NEW CITY − Clarkstown Supervisor George Hoehmann and two others are going to court docket to void the city’s historic time period limits legislation, which prohibits Hoehmann from searching for one other time period in 2023.
Hoehmann, Councilman Donald Franchino, and voter Thomas Foley contend in authorized papers filed Thursday that the city’s 2014 time period limits legislation is unlawful and must be voided on the grounds residents by no means obtained the prospect to determine the difficulty at a public vote.
Additionally they argue the method to repeal the legislation with 4 votes from the five-member City Board is “unlawful, unenforceable.” They assist repeal by three board votes.
Hoehmann, who voted for time period limits, can’t run for an additional time period in 2023 if the legislation stays in impact, forcing him out of elected workplace. Franchino shouldn’t be term-limited in 2023.
Clarkstown authorized motion: Supervisor Hoehmann, Councilman Franchino and voter need court docket to void time period limits legislation
Voiding time period limits: Clarkstown eyes revoking time period limits as supervisor is first affected in 2023
2014 vote: Clarkstown poised to move time period limits for elected officers
City Board lacked votes
The authorized motion comes after Hoehmann could not muster sufficient City Board votes to repeal or revamp the legislation. He retreated on a board vote on Nov. 29.
The selection on Nov. 29 included repealing the legislation. The opposite choice would amend the legislation to permit elected officers to serve 12 years − three consecutive four-year phrases or six straight two-year phrases. The amended legislation would have restarted the term-limit clock, voiding earlier years of service.
“The Clarkstown time period restrict legislation is clearly unconstitutional on its face as a matter of legislation,” Hoehmann mentioned Friday. “The voters have a proper to be heard on this and so they weren’t. Due to this fact we’re transferring to revoke the legislation.”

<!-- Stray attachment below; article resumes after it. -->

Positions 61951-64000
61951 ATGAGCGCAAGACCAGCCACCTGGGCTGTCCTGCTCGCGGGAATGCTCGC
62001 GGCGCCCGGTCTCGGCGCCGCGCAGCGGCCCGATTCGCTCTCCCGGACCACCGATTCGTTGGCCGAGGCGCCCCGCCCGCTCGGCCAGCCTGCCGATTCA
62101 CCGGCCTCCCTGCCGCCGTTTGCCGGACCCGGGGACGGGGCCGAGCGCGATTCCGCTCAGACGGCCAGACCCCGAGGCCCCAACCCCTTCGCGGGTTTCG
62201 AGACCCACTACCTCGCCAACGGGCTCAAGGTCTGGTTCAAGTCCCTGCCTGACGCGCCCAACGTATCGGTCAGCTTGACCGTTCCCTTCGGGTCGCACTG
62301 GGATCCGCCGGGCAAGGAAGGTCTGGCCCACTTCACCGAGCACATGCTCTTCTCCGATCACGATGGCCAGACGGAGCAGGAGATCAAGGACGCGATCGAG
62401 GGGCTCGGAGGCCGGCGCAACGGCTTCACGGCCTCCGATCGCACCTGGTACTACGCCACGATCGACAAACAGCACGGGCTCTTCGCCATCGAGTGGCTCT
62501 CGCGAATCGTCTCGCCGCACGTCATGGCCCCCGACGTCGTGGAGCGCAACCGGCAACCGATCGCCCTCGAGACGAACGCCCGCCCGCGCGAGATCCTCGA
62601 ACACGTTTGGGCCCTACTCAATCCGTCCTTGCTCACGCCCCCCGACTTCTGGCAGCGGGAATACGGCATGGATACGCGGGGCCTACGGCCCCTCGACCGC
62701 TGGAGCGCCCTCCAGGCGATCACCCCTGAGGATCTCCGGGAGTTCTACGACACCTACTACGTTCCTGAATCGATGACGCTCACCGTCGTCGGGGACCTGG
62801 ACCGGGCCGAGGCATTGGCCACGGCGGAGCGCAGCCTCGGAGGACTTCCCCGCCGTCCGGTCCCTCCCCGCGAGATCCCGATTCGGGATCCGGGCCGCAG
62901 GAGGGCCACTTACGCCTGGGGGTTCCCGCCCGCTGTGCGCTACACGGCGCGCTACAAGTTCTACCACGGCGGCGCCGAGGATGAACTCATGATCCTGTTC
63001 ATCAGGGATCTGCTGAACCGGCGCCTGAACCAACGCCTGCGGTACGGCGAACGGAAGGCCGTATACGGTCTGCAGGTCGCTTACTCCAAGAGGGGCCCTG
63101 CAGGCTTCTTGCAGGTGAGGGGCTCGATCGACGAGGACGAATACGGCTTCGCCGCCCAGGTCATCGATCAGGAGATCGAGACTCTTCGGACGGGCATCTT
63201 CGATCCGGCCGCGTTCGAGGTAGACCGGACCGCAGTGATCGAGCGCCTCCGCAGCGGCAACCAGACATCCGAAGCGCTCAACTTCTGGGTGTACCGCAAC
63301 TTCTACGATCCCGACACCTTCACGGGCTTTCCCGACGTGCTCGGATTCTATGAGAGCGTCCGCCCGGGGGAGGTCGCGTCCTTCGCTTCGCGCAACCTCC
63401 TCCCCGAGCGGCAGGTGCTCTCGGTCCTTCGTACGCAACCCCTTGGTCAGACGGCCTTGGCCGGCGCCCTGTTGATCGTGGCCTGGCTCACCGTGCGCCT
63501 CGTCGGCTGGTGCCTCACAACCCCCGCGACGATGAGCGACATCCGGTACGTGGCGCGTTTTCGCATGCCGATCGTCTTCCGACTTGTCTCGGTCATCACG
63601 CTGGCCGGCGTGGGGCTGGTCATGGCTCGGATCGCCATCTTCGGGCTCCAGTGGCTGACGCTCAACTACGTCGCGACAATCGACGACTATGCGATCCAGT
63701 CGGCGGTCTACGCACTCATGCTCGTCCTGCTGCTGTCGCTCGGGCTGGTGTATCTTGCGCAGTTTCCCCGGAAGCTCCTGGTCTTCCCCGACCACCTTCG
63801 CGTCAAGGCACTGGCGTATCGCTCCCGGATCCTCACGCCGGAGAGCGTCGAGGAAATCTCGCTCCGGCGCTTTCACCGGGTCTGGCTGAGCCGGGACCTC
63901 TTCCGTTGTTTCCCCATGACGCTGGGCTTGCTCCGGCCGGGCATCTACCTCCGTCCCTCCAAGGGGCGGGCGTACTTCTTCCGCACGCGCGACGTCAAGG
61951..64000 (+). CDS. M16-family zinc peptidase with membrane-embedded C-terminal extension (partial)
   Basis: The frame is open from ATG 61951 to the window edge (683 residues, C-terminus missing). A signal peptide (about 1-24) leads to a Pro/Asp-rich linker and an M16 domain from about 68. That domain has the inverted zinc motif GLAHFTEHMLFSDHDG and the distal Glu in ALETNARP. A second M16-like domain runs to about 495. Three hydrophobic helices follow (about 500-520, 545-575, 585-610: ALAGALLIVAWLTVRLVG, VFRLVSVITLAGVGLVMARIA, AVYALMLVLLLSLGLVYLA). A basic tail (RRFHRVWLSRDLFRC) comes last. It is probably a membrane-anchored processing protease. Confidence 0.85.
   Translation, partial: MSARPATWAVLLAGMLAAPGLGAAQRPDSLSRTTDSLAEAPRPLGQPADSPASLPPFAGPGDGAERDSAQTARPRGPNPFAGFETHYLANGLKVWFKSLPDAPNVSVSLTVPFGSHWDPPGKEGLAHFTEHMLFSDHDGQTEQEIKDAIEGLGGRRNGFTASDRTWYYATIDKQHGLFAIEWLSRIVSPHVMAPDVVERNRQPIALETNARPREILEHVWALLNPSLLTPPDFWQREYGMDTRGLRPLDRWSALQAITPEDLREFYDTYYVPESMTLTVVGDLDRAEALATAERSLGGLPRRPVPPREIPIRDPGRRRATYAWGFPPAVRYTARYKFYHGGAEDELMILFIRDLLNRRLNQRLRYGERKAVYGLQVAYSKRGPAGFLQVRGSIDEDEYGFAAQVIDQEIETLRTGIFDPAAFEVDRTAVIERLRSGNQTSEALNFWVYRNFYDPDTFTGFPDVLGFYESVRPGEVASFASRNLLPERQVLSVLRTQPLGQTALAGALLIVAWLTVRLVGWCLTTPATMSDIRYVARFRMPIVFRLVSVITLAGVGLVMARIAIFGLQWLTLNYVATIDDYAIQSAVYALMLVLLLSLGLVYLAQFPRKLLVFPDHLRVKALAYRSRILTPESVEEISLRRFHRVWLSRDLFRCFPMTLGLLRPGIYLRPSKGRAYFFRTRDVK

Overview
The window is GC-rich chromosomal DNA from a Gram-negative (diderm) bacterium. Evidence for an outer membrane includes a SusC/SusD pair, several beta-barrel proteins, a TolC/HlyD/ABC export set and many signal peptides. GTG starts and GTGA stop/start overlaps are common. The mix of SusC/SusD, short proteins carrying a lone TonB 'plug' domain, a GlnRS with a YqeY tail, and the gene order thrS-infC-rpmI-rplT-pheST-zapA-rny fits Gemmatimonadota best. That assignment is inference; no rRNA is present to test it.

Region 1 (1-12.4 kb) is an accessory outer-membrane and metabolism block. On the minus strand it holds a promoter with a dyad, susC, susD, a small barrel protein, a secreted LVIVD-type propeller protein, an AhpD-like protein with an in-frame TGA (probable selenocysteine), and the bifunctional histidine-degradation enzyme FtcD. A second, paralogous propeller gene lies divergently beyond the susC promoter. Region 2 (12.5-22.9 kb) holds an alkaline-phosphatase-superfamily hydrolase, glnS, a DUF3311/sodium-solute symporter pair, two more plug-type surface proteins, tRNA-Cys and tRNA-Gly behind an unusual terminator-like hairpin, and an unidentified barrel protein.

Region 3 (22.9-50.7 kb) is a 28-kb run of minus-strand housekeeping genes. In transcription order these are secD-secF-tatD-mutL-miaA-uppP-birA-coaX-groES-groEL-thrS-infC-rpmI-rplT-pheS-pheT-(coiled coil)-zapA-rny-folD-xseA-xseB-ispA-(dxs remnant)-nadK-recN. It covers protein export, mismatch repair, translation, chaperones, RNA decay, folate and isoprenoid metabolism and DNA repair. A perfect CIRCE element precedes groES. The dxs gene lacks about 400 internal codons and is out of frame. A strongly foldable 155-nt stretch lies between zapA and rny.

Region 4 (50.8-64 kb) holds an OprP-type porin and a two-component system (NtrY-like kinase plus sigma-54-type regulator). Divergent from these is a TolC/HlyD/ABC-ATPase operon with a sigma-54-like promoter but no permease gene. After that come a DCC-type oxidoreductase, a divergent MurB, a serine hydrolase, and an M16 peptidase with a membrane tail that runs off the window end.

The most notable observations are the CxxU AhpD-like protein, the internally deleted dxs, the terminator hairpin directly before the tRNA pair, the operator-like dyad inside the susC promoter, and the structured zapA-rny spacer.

Hoehmann referred feedback on the lawsuit to lawyer Bob Spolzino. Hoehmann first received election as supervisor in November 2015 after serving as a council member beginning in 2009.
Of the 5 present board members, 4 oppose time period limits, totally on the precept that the voters ought to determine. The exception is Councilman Frank Borelli, who pushed for the legislation in 2014 with Hoehmann. Borelli is also term-limited in 2023.
When the five-member board adopted time period limits in 2014, the Democrats held a 3-2 majority. Right now, the Republicans maintain a 4-1 majority.
When revoking time period limits grew to become a risk earlier this 12 months, Borelli mentioned, “I strongly disagree with any effort to switch and readopt a brand new legislation based mostly on the wording, because the intent on the time of the vote was clear to people who voted and the general public that attended the general public listening to.”
Clarkstown Democrats blasted the try, noting advocating time period limits is a superb election ploy till it turns into actuality for elected officers. They wrote a letter demanding the board members maintain their phrase.
In a letter, former Supervisor Alexander Gromack and board members, Stephanie Hausner and Shirley Lasker famous Hoehmann’s place in 2014: “I do perceive as now a two-term incumbent councilman, like several incumbent, that I’ve a definite benefit over any challenger. Time period limits are a manner of guaranteeing that periodically the folks have the enjoying subject leveled with a assure of turnover.”
They demanded Hoehmann follow his phrases.
Retired state Supreme Court docket Justice William Sherwood wrote that the city legislation is meaningless as written. He mentioned below state and native statutes most phrases are restricted to 2 or 4 years earlier than searching for election. The city lawyer solicited his opinion.
“The intent of the legislation might have been to restrict the variety of consecutive years an elected official might serve in a single place to only eight years,” Sherwood wrote. “As an alternative in clear language, it states no time period can exceed eight years.”
Clarkstown Councilman Patrick Carroll, an lawyer, disagreed with Sherwood’s evaluation. Carroll was not on the board when the time period restrict legislation was handed. Whereas he opposes revoking the legislation, Carroll doesn’t assist time period limits. He and council members Michael Graziano and Franchino contend the voters ought to determine.
Carroll disagreed with the view the time period restrict legislation is obscure and argued the legislative intent to cap phrases at eight consecutive years is obvious.
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